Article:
Afterword:

I wrote this blog on February 13, soon after returning from the Cowboy Poetry Gathering. A couple of weeks later the mail contained a small envelope with Wally McRae’s return address. Inside was this note:

This is the tooth I, like a three-year-old cow, shed at the Gathering a few years back. It appears I should have been more dedicated to brushing and flossing. So—hang it on your war shirt as a token of the good medicine we seem to develop while sharing a program. ---- Wally McRae


The Wally McRae Fang now hangs next to the Wally McRae cufflink on the jacket’s left side, where my heart is.

# # #

Linda M. Hasselstrom
Windbreak House
Hermosa, South Dakota



For More: To hear the jingle jangle of the jacket see my YouTube clip here:
https://www.youtube.com/watch?v=fpHljiMjg50

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I See By Your Outfit That You're NOT a Cowboy

Linda at the CPG in 2011.
Photo by Nancy Curtis.
. . .
I was a performer at the 27th Annual National Cowboy Poetry Gathering, Elko, Nevada, in January, 2011. After I returned home I was asked if modern cowboy poets are still largely ranchers and people who make a living from the land, or if they, like the majority of the US population, live in cities or the suburbs.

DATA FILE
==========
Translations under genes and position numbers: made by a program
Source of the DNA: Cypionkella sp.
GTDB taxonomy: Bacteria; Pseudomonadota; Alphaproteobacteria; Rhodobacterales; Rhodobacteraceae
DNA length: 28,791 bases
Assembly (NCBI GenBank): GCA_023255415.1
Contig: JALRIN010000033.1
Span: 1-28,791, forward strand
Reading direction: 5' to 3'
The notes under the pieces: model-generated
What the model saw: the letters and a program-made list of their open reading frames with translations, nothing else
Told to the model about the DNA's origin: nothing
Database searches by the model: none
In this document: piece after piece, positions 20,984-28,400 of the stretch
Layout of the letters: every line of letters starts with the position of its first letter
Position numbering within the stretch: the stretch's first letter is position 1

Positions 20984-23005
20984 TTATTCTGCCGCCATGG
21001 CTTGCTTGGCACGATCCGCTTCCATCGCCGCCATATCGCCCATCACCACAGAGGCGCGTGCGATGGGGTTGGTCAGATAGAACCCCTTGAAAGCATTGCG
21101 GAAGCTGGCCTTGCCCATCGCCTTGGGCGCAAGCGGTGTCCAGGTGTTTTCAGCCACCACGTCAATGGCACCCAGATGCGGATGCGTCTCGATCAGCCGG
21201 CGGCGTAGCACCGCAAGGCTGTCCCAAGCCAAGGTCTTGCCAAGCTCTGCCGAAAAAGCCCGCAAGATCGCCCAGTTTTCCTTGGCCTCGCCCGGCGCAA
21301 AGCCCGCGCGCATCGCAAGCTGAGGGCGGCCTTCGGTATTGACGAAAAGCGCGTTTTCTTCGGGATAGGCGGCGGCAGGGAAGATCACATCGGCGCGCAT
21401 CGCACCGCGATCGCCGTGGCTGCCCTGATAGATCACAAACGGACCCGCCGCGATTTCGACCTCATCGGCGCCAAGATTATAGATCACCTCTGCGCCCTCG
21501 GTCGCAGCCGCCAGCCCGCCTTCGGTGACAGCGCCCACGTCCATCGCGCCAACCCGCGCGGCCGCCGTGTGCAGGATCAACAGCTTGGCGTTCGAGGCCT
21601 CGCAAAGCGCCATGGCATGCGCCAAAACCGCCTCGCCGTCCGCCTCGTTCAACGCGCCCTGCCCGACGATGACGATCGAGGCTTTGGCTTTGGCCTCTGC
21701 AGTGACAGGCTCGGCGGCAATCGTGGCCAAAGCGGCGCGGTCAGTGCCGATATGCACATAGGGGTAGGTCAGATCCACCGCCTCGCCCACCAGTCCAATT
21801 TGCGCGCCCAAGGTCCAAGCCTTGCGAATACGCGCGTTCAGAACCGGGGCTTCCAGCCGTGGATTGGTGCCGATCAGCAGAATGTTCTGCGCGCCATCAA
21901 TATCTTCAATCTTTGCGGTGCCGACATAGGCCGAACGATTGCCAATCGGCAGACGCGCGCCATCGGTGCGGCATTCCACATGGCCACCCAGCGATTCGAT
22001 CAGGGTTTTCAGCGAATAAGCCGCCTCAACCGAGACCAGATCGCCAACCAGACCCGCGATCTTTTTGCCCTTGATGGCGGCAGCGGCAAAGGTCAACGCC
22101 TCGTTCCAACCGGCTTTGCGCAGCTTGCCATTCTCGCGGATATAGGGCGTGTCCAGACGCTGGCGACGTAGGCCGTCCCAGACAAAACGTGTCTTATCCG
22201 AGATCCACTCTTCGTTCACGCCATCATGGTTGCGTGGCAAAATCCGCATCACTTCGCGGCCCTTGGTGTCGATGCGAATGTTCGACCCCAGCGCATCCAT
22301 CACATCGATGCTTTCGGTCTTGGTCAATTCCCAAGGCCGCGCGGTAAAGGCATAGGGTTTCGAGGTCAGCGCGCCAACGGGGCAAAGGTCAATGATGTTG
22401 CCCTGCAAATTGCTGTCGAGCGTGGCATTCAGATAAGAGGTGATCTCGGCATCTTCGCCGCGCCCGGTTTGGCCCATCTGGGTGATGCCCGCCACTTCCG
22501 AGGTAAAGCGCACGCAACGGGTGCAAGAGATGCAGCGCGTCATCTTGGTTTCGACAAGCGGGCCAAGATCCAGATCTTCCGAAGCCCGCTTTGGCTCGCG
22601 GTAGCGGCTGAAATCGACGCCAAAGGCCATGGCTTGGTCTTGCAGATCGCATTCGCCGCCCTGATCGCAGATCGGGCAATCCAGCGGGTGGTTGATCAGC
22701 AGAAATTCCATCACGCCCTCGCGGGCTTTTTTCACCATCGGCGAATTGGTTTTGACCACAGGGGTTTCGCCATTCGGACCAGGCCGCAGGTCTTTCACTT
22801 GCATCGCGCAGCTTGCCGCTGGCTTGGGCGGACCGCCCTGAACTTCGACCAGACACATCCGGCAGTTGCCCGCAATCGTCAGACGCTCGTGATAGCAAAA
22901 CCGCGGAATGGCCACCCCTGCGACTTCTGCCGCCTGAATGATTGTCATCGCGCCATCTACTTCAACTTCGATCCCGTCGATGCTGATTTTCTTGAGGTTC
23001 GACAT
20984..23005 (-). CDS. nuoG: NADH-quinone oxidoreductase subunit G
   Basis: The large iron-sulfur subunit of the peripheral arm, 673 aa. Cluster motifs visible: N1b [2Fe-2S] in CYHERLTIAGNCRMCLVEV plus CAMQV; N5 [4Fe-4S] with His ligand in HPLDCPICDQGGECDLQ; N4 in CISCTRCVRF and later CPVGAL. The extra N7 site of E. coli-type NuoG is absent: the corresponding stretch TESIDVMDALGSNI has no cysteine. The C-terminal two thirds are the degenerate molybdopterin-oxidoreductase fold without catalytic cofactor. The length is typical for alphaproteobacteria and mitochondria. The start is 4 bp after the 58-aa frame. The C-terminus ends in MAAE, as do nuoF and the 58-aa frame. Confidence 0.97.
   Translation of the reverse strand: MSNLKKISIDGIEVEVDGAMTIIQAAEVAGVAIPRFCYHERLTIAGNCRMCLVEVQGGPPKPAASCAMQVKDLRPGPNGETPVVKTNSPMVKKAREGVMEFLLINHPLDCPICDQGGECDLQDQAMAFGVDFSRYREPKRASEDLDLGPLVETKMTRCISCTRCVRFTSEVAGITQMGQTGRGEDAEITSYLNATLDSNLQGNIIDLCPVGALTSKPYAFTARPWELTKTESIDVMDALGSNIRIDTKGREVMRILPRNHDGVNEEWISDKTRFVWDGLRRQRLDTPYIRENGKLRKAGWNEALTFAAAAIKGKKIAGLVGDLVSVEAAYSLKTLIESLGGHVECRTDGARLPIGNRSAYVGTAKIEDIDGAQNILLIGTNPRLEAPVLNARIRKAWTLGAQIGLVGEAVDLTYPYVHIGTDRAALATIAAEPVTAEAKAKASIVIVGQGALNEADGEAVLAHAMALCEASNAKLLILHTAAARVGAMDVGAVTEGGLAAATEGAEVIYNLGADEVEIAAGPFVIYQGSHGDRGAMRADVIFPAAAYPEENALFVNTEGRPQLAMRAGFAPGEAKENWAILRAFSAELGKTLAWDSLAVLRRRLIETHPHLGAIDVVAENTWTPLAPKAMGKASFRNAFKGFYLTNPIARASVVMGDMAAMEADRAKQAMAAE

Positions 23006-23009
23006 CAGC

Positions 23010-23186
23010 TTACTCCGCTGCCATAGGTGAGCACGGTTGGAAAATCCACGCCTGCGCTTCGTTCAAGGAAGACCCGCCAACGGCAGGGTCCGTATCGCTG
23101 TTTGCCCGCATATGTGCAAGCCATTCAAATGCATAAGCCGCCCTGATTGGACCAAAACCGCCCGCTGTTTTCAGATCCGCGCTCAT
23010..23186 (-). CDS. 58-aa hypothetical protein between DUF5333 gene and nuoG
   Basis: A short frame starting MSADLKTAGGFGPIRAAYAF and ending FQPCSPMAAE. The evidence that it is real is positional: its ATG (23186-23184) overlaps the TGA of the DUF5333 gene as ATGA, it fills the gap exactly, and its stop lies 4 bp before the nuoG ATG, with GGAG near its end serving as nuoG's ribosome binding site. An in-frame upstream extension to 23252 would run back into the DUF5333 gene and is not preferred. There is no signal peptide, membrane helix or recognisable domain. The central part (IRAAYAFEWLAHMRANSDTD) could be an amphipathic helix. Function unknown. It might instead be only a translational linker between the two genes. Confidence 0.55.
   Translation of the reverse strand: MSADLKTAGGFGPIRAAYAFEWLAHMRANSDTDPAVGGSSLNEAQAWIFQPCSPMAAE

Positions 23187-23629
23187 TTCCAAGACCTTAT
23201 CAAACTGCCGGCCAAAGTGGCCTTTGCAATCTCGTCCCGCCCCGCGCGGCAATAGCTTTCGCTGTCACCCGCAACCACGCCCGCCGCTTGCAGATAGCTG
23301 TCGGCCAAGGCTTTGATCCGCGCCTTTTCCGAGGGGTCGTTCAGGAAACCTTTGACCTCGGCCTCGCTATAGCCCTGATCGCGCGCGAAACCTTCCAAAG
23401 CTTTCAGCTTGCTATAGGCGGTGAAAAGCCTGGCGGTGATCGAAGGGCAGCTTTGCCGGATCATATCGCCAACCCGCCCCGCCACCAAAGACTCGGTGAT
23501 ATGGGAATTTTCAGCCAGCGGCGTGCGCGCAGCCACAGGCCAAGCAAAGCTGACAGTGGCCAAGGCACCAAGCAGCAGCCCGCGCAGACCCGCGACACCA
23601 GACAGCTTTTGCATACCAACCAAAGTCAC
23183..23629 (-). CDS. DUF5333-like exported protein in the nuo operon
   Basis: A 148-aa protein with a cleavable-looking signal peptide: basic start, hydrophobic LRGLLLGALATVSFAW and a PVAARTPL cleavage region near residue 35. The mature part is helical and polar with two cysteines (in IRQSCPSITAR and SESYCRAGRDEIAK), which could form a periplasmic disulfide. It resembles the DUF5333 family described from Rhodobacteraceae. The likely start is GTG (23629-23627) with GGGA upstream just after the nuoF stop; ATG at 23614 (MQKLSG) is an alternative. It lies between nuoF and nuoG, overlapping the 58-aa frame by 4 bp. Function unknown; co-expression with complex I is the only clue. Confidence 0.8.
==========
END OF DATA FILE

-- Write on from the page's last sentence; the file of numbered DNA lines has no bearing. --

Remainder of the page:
There's a strict selection process for the National Cowboy Poetry Gathering, so most of the performers are people who really do make a living from the land because that's one of the requirements. But the Western Folklife Center, sponsor of the CPG, is flexible as well-- whereas most participants used to be strictly from the west, we've now discovered there are cowboys in Florida, for example, and some of them come to perform. Moreover, the folklife experts have created links with agrarian grassland peoples all over the world, so each year features cowboys from other countries-- we've had Argentina, Ireland, Australia, and this year was Hungary.

Glaring exceptions, of course, get lots of attention. Like Baxter Black who used to be a country veterinarian but is now a performer. Success, sadly, may mean a person can make more money performing than ranching, so they may quit ranching to perform full time. Baxter Black is one of the rare individuals who has been successful enough to quit his “day job,” and he is known to generously lower his fees on some occasions when doing so will help a community organization.